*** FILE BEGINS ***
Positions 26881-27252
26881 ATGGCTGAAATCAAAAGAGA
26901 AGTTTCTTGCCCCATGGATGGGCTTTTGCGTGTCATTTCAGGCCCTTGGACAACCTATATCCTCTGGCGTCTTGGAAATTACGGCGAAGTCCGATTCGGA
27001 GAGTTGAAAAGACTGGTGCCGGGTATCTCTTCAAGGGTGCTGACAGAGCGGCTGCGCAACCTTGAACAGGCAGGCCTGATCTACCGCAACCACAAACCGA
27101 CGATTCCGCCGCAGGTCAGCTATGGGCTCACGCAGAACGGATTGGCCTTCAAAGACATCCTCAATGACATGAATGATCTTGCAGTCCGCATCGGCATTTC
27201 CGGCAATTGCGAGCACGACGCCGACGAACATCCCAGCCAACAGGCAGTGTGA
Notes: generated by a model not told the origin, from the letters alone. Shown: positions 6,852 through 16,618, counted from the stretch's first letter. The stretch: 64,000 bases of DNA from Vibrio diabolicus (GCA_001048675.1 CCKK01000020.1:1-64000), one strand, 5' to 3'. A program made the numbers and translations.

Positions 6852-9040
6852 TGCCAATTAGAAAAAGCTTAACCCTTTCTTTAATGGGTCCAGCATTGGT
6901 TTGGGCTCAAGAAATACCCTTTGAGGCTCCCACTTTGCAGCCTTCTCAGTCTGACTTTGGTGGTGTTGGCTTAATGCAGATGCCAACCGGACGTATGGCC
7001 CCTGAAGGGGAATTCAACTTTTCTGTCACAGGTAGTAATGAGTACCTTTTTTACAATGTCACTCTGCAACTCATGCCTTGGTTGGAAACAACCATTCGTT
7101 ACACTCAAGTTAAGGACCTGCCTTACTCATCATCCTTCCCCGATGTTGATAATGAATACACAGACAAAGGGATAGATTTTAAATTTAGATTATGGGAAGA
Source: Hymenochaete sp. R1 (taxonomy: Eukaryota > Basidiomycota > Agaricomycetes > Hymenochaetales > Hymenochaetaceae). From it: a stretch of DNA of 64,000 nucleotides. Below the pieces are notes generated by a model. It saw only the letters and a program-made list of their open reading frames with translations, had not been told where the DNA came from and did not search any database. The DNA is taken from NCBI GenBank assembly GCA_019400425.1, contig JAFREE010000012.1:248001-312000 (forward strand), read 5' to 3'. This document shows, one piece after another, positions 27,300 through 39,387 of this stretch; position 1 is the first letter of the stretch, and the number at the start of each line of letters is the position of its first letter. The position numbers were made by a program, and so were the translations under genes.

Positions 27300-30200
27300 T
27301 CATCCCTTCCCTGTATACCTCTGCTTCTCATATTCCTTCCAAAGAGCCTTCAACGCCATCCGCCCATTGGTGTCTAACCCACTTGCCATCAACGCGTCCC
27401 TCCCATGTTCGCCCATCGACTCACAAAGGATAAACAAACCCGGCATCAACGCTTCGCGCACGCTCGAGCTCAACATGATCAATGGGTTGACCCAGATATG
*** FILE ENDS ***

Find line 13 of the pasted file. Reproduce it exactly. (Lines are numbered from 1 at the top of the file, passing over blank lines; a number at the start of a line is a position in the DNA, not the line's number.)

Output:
Source: Hymenochaete sp. R1 (taxonomy: Eukaryota > Basidiomycota > Agaricomycetes > Hymenochaetales > Hymenochaetaceae). From it: a stretch of DNA of 64,000 nucleotides. Below the pieces are notes generated by a model. It saw only the letters and a program-made list of their open reading frames with translations, had not been told where the DNA came from and did not search any database. The DNA is taken from NCBI GenBank assembly GCA_019400425.1, contig JAFREE010000012.1:248001-312000 (forward strand), read 5' to 3'. This document shows, one piece after another, positions 27,300 through 39,387 of this stretch; position 1 is the first letter of the stretch, and the number at the start of each line of letters is the position of its first letter. The position numbers were made by a program, and so were the translations under genes.